By Andrew Johnson, Bangor University
Editor's note: Andrew Johnson is a recent graduate of the University of Bangor (UK) with a Ph.D. in marine ecology.
Governments and scientists invest significant money and time every year in trying to understand where fish live and why, for the purpose of informing fisheries management. But it turns out that the research, as it historically has been conducted, is too often neglecting some very important factors.
Recently at Bangor University (UK), a review of fisheries literature revealed that research in the field of demersal fish habitat determination may benefit from changing direction (www.thefishsite.com/articles/contents/demfisheriesmay12.pdf). Namely, if we are to successfully and sustainably manage our marine fish stocks, it is essential that fisheries scientists and managers better understand the link between fish populations and habitat as well as the spatial scales over which these relationships occur. The development of sound, predictive science in the field of demersal fish habitat determination – particularly in the context of informing conservation efforts – will require a reduction in study scale and an integration of biotic habitat variables.
By analyzing the results of over 100 peer-reviewed studies since 1976, my research team demonstrated that many studies tended to be spread across large areas of ocean (≥100km2) and focus on the physical (abiotic) properties of habitat such as depth, sediment type, and salinity. Many therefore neglected small spatial scale associations and important biological (biotic) habitat variables like prey resource, predation, and competition between fishes.
Bias toward large areas, abiotic variables does not serve local-scale conservation or fisheries management
The common use of abiotic habitat variables is likely to be related to the ease with which such data can be gathered and the numerous annual scientific and commercial fishery surveys that operate over large sea basin scales. The collection of biotic data on the other hand often relies on time-consuming methods such as visual censuses and the analysis of whole marine communities. Analyzing fish stomach contents and seafloor communities, for example, can provide information about food web dynamics and the often-overlooked habitat variables of predation, prey resource, and competition.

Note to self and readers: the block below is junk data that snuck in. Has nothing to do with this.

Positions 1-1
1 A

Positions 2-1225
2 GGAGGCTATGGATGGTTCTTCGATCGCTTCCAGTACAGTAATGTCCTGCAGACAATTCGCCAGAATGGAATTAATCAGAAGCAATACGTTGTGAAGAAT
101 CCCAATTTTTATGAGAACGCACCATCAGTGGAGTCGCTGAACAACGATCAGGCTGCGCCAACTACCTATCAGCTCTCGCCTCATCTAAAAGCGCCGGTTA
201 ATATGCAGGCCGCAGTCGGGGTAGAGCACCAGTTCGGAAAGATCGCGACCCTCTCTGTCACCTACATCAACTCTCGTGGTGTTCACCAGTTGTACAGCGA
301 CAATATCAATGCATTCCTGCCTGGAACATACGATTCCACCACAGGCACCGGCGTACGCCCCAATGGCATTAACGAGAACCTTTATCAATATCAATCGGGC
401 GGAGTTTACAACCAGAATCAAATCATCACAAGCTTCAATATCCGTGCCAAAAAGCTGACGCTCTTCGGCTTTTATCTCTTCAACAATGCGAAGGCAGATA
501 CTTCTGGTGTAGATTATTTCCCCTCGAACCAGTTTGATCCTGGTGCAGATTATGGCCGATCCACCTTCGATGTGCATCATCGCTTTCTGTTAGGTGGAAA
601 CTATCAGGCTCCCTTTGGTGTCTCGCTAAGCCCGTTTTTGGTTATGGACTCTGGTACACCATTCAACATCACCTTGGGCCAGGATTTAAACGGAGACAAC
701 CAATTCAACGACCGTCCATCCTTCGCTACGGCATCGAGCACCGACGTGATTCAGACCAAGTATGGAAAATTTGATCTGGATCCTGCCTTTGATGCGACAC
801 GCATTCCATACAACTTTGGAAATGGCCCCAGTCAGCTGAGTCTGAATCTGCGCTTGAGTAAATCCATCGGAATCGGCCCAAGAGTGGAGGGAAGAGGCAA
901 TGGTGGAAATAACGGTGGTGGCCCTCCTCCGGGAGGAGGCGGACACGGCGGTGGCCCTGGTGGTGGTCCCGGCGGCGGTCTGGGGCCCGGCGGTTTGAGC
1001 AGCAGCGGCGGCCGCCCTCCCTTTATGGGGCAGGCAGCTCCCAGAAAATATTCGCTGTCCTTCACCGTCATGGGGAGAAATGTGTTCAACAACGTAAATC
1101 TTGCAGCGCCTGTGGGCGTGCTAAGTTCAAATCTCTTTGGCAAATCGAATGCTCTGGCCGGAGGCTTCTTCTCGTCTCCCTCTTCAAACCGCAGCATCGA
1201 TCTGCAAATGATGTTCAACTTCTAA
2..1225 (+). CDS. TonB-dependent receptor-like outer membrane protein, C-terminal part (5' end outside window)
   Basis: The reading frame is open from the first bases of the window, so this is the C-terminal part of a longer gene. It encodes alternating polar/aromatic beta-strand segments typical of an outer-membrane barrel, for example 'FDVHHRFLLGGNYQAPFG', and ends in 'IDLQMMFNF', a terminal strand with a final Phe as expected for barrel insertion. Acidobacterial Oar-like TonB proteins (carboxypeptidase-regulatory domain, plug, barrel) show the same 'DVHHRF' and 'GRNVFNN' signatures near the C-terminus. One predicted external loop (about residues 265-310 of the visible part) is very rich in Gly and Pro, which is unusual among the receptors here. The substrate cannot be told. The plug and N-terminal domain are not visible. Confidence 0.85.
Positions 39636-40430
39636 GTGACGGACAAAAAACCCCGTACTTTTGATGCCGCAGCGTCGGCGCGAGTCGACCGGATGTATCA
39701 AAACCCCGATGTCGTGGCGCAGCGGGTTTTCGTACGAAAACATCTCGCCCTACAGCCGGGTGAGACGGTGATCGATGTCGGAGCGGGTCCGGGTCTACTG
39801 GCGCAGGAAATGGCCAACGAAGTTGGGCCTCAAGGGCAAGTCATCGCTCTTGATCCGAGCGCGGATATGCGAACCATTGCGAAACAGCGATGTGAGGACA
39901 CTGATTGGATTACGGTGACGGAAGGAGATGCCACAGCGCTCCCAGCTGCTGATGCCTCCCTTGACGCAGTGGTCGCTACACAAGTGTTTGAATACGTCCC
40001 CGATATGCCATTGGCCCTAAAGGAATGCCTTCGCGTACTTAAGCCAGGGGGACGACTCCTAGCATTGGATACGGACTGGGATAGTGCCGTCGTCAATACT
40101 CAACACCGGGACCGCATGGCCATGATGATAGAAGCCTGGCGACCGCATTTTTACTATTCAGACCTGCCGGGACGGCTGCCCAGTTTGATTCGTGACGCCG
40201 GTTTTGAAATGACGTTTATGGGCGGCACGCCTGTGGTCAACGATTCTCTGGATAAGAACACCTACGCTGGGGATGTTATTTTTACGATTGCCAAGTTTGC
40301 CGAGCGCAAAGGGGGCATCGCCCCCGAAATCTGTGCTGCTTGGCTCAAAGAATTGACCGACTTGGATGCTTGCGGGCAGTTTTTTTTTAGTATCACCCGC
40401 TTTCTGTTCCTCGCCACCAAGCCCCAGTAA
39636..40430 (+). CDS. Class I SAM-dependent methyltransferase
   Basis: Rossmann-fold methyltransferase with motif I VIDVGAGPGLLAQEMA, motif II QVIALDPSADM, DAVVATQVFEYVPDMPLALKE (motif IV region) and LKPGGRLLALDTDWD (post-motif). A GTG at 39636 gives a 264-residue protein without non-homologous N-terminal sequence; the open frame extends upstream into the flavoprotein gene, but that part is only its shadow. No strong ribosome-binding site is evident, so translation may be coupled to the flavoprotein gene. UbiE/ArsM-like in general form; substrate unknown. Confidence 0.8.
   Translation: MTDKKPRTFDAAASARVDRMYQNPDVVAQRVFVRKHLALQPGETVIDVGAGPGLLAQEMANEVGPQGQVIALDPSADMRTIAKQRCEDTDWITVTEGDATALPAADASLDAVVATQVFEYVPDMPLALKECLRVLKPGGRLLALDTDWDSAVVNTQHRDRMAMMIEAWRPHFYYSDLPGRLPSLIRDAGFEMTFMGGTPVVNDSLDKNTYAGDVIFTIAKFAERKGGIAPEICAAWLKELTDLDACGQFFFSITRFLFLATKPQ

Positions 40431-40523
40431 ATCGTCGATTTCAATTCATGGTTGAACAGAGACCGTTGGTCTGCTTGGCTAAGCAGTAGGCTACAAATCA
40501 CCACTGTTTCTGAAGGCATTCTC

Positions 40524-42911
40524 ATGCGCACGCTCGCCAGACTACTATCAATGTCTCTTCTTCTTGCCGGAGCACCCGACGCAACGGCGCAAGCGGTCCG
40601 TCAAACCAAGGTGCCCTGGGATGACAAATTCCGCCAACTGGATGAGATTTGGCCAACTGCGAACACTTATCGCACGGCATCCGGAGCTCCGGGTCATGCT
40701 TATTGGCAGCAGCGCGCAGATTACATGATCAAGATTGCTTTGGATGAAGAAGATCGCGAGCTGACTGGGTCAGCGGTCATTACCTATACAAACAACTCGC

Granted, the planning and management of large areas – including enormous MPAs designated in the Chagos archipelago (640,000 km2 in area) and Kiribati (408,000 km2) – may benefit from research that focuses on abiotic habitat variables over larger spatial scales. However, area closures to manage fish stocks and marine biodiversity are more typically implemented over much smaller spatial scales. The UK, for example, is currently planning a coherent network of MPAs, and few of these areas match the common scales noted in our study. It is important that we increase the number of studies analyzing the relationship between fish and habitat at small spatial scales and the number of biological variables integrated in analyses if future management strategies plan to use findings from these studies in the design of smaller-scale MPAs.
Our analysis also showed a significant lack of studies looking at the relationship between fish and habitat over time. This is an especially important consideration for species whose habitat preferences change significantly with life stage development (e.g., juvenile to adult development) or for migratory species that may move in and out of already established management areas. If a species is known to migrate to a spawning ground every spring, for example, it is important not only to study the annual patterns of habitat association but also the finer time scale changes in habitat preferences during the important migration and spawning period. If this is neglected, management plans set up to close fishing in migration corridors and areas suitable for spawning may incorrectly assign closures to substandard spawning grounds, reduce fisheries productivity, and fail to protect spawning stock biomass during the spawning period.
If a more temporal approach is taken, it means that scientists can also begin to understand how fish habitat associations change over longer time scales. This will allow management to evaluate current practices more thoroughly and adapt them to reflect changes in fish stocks, climate, and so forth.
For more information:
Andrew Johnson, School of Ocean Sciences, Bangor University, UK. Email: email@example.com